“Please be aware no food, drink or chewing gum is allowed in the venue. Thank you.”
The printed sign, one of a handful dotted around the entrance and foyer area of the Troxy, is trying its polite best to look after the venue’s interests, but it doesn’t seem to have caught the attention of tonight’s performer, John Carpenter, who’s happily chewing away.
It’s hard not to think of Roddy Piper in They Live: “I have come here to chew bubblegum and kick ass. And I’m all out of bubblegum.” Carpenter’s supply seems plentiful, but asses – or rather arses, as we’re in London – still get a good shoeing.
The filmmaker/composer is in the capital to finish up his nine-date tour of the UK and Ireland, and I’m feeling a bit emotional. With my legs planted firmly on a prime piece of real estate – ie, down the front by the barrier, about 15 feet away from the man himself – I’m trying to soak up every last drop of what’s happening on stage. It’s my third and final show of the tour. Once this is over, that’s it – certainly for a while, but maybe forever.
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“Rest the toe by not walking or standing for too long, and not putting weight on the toe. You can begin normal activity once the swelling has gone down.”
That was the advice I got from the NHS website after I whacked my little toe on the corner of my built-in wardrobe on Friday afternoon. Over the years, I’d stubbed the same toe many times before, often in the same manner, and I’d never suffered any ill effects beyond an initial yelp and a brief sick feeling. But this time was different. This time, the appendage still hurt to walk on hours later, and when I removed my sock I saw that the toe was badly bruised and had swelled up. Was it broken? Possibly, reckoned the NHS guide to toe injuries. Either way, it looked like it had been stamped on by a giant gorilla and I should definitely rest up, at least until the swelling went down.
Unfortunately, this was not an option, as the following morning I had somewhere I wanted – nay, needed – to be. John Scott, composer of film scores, was attending the Camden Film Fair, and I wasn’t about to let the occasion pass just because I’d been playing football with the wall. So I carefully donned a pair of green Converse and hobbled my way to NW1, clutching two copies of the King Kong Lives soundtrack: an original vinyl issue from 1987 and the CD reissue on the Intrada label from 2012. If John would sign these precious artefacts for me, well, it’d be worth crippling myself.
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On Saturday 8 November, Westminster Central Hall in London will be hosting an event celebrating Hammer Films.
The British studio, famed for its classic horror output, was founded in 1934, making it 80 years old. To say ‘happy birthday’, a large cast of players from Hammer’s history will be gathering to meet fans, sign autographs and talk about their experiences making cult gems such as Vampire Circus and Frankenstein And The Monster From Hell.
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My name’s Darren and I’m a giant-ape-oholic. That’s right, I’m addicted to giant-ape-ohol – a cheeky and highly intoxicating substance that’s a key ingredient in more films than you might imagine. My DVD collection houses 28 of them, at last count. And, as you might expect, I’m partial to related collectables too, such as autographs. Which is why, today, I find myself standing in the lobby of Westminster Central Hall, handing over a crisp five-pound note to gain entry to the London Film Memorabilia Convention, where a certain Paul Stockman is a guest.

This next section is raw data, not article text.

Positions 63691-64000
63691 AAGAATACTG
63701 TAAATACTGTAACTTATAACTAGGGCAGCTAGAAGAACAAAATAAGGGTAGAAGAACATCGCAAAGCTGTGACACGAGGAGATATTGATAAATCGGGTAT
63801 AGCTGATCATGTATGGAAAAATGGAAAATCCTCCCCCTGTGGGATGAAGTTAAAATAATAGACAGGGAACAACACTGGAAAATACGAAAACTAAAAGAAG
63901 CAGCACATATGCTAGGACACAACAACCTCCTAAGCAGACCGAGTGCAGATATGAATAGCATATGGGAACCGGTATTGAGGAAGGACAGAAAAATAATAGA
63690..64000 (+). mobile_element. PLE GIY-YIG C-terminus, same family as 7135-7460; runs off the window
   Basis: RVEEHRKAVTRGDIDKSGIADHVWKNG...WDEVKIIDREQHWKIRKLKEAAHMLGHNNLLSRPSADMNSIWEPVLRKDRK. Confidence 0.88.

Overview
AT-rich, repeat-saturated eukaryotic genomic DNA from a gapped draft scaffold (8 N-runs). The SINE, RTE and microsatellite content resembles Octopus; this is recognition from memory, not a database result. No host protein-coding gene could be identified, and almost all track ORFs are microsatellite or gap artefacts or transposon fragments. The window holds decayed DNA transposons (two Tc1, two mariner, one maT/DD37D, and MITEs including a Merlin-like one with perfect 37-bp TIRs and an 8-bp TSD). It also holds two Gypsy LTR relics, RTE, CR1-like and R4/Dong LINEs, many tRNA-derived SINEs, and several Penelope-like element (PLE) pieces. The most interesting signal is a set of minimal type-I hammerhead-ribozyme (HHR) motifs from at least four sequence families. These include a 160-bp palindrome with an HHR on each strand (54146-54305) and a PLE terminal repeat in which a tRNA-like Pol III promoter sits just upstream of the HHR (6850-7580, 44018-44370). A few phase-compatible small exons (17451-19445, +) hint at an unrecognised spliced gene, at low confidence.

In 1961, Mr Stockman donned a hairy suit to play the titular character in Konga, one of only two British entries in the giant-ape genre (the other being the comedy Queen Kong from 1976) and a film that I’d regard as a guilty pleasure if I felt any guilt. Of course I can’t defend it as high art – it’s a daft production through and through, with its species-changing ape and not-always-so-special effects – but the key presence of Michael Gough, always a class act, at least brings some balance to the campery. I find the film charming and, in the end (the very end), quite affecting. If you’re interested in my full and proper thoughts on the movie, have a read of my review. I’ll still be here when you get back, I promise.
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It’s Thursday 3 July and I’m at London’s Prince Charles Cinema, just off Leicester Square, to see Video Nasties – Draconian Days, the follow-up to Jake West’s 2010 documentary Video Nasties – Moral Panic, Censorship And Videotape. Billed as a world premiere of the 97-minute cut, the event, which has been organised by FrightFest, has attracted a close-to-sell-out crowd. West is here, along with the producer Marc Morris and some of the film’s participants, to take part in a post-screening Q&A. It’s reportedly the warmest day of the year, and I’m glad of the cinema’s air-con. “If you’re feeling hot and bothered,” says Morris in his brief introduction, “this will make your blood boil”.
Draconian Days picks up the story of UK film censorship in 1984, with the passing of the Video Recordings Act, and takes it through to the late 1990s and James Ferman’s resignation from the BBFC. Ferman, the organisation’s director from 1975, was notoriously – and I guess you could say ironically – bloody-minded in his treatment of certain horror films. He certainly wasn’t going to grant The Exorcist a certificate for home viewing, and he wouldn’t give the original Texas Chain Saw Massacre a theatrical one, either.
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